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Improve my PhD - Arts & Humanities


The Faculty or Arts & Humanities is piloting a new development opportunity for early stage (pre-upgrade) PGR students that aims to help maximise the potential of your doctoral research project.

You will receive feedback from a panel of experienced academics with a wide range of intellectual interests and expertise, with the aim of generating additional dimensions of intellectual value for your existing project design.

Find out more and sign up to participate below.

The deadline for sign ups is 12 April 2021.

Outline & Rationale

The same Ph.D. topic, exploiting the same set of source materials to explore the same basic intellectual problem, can be done more and less well.  Even Ph.D. theses that pass without corrections can still be missing opportunities to maximise the thoroughness with which all the intellectual potential of their topic has been exploited.  Additional methodologies can add extra layers to an analysis, exposure to different strands of scholarly literature can reframe an argument so that it addresses the interests of wider scholarly audiences.  These kinds of expansion in project design won’t make the difference between pass and failure, but they can make the difference between a good and a really excellent Ph.D, that has exploited its topic to the absolute maximum and which consequently most effectively showcases the intellectual potential of the student.

To help doctoral students and supervisors maximise the potential of their projects, the Centre for Doctoral Studies and Faculty of Arts & Humanities are proposing a pilot scheme this year pairing an initial group of twelve students with a panel of experienced academics with a wide range of intellectual interests and expertise.  The students will have the opportunity discuss their projects with members of this panel, with the aim of generating some additional dimensions of intellectual value added to their existing project designs. 

The ideal moment for this kind of extra intellectual input is towards the beginning of the upgrade process, when students are conceptualising their project for a broader audience beyond their primary supervisor.  We see this initiative as an exciting addition to the upgrade process, which, if judged successful, can be rolled out generally to first year PhD students, pre-upgrade - as an attractive extra dimension to the College’s general offer to all doctoral students in the Arts and Humanities.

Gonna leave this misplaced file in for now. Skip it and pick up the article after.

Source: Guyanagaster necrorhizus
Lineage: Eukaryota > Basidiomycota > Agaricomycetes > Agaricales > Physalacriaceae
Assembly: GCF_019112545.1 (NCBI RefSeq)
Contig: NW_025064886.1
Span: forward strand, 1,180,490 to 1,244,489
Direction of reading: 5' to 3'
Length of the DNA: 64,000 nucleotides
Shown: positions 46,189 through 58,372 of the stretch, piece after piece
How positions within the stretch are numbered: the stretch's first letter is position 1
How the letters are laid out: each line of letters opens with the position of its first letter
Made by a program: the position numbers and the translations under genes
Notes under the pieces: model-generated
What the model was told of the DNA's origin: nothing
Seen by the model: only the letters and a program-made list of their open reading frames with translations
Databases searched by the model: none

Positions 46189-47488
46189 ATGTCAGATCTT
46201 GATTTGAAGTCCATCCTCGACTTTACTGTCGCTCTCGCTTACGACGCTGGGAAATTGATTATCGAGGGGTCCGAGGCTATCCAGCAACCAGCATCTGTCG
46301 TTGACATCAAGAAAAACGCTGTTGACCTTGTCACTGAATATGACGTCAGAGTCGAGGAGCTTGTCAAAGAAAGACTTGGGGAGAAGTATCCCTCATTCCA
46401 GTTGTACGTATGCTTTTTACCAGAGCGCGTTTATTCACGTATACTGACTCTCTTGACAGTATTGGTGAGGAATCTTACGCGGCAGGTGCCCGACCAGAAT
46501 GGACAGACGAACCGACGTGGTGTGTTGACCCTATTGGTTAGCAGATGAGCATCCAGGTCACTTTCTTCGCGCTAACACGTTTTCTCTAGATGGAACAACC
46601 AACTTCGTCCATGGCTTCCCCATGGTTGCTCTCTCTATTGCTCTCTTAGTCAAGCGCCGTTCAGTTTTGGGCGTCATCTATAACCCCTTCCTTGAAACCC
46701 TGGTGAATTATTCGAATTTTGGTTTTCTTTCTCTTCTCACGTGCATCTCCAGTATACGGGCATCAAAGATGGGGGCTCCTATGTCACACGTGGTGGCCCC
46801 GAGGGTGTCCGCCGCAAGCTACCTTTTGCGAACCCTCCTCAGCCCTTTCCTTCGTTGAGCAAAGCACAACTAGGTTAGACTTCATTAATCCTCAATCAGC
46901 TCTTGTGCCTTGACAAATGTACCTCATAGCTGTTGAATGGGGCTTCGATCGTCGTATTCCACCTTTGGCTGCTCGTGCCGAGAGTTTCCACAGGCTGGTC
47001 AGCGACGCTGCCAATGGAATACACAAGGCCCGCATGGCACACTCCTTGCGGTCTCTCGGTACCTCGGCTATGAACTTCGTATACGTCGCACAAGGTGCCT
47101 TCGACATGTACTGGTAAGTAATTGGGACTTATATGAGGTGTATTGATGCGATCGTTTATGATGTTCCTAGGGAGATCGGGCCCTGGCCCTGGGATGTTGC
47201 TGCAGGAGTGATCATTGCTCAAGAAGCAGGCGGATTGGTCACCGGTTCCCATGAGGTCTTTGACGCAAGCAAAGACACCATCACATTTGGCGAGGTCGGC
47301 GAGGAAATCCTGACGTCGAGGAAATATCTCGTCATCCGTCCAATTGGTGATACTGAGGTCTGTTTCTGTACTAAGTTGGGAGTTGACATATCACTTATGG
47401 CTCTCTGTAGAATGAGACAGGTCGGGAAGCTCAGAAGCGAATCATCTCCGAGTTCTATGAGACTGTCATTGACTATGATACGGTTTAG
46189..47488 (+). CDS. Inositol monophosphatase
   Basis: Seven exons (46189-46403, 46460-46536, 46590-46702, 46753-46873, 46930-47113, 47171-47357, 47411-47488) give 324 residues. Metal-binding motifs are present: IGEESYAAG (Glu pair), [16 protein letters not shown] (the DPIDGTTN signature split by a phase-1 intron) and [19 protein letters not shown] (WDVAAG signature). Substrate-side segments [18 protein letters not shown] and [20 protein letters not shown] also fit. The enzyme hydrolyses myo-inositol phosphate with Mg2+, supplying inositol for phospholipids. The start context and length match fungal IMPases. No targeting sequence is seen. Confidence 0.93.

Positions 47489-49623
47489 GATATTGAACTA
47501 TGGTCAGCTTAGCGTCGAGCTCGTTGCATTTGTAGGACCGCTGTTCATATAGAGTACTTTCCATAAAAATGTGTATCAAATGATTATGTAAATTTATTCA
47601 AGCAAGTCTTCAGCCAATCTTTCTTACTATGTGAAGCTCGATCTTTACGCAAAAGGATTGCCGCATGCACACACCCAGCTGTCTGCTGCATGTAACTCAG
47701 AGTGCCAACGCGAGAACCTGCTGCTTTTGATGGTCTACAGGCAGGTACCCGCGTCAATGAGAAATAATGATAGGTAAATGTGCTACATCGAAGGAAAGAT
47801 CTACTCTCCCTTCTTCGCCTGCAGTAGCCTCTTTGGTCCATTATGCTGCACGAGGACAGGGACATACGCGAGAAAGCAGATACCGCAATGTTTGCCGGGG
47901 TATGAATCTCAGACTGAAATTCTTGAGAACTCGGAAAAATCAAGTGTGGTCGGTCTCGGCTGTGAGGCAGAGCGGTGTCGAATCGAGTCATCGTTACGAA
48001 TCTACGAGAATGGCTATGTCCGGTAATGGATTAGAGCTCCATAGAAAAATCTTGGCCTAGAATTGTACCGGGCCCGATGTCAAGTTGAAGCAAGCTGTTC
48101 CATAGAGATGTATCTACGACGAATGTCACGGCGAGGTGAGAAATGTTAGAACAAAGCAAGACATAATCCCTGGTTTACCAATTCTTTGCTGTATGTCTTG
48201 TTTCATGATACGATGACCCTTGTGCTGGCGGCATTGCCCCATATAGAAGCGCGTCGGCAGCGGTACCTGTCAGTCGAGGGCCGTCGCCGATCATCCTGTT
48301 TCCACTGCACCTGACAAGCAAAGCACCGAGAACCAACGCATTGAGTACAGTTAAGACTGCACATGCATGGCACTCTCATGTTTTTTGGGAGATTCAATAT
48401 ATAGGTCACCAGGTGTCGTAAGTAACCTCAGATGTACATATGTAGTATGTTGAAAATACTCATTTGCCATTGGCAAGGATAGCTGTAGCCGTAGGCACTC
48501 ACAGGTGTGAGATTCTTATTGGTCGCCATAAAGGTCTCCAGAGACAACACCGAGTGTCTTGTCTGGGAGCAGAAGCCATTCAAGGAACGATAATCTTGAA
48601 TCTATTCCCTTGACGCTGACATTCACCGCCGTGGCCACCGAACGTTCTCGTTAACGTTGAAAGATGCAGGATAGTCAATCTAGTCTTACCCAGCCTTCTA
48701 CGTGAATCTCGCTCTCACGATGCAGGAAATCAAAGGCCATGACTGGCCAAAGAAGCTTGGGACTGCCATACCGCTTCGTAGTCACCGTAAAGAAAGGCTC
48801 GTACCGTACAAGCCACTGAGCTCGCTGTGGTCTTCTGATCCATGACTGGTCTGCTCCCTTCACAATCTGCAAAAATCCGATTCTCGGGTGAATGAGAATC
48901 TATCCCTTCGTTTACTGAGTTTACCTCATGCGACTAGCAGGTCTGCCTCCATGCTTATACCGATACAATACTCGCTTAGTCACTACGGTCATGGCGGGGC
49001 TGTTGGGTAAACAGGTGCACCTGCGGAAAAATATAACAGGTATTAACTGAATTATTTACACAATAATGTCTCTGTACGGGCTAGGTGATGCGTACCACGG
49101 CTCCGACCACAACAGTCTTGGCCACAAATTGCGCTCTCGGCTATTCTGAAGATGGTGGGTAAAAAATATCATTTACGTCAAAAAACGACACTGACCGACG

How does the pilot scheme work and who is eligible?

  • Each participating student will be invited to discuss their project with a panel in an online meeting on 6 or 7 May 2021.
  • The scheme will be open on a first come, first served basis to twelve first- and second-year Ph.D. students. The initiative is only open to students who have not completed their Upgrade assessment.
  • All the participating students should be present for every panel session, so that they can learn from discussions and panel feedback received by their peers.  You will also be able to participate more actively via the chat.
  • The panel will consist of between six and nine academics, with widely varying intellectual interests and areas of expertise.
  • You will provide a 750 word summary of you project by 28 April, detailing its driving research questions, main primary sources, and most important methodologies & frames of scholarly reference, with a view to explaining exactly where its intellectual value added is going to lie.
  • Your summary will be read by at least three members of the panel to provide the basis of an informal, in-depth conversation, where the other panel members can join in, and the student audience can ask questions.

How do I sign up?

If you would like to participate in this pilot scheme, please complete the following Expression of Interest Form by Monday 12 April.

Expression of interest form

We will notify you if you’ve succeeded in obtaining a place in the pilot, and next steps, by Wednesday 14 April. You will be required to submit a 750 summary of your current PhD proposal by 28 April. The panel sessions will take place on 6 and 7 May 2021 via MS Teams

Outcomes and evaluation

The overall aim is to provide students with a relaxed and intellectually stimulating format which will allow them to take a step back and think again about the design of their Ph.Ds from the widest of intellectual perspectives. Because of the very particular problems that Covid is posing for Arts & Humanities research this year, the conversations will also provide a further opportunity to think about particular projects might be adapted to cope best with current conditions.

Feedback from each actual and implicit participant in the pilot scheme (students, panel members, supervisors) will be used to evaluate its effectiveness, with a view to rolling it out in subsequent years to entire cohorts of first year Ph.D. students.

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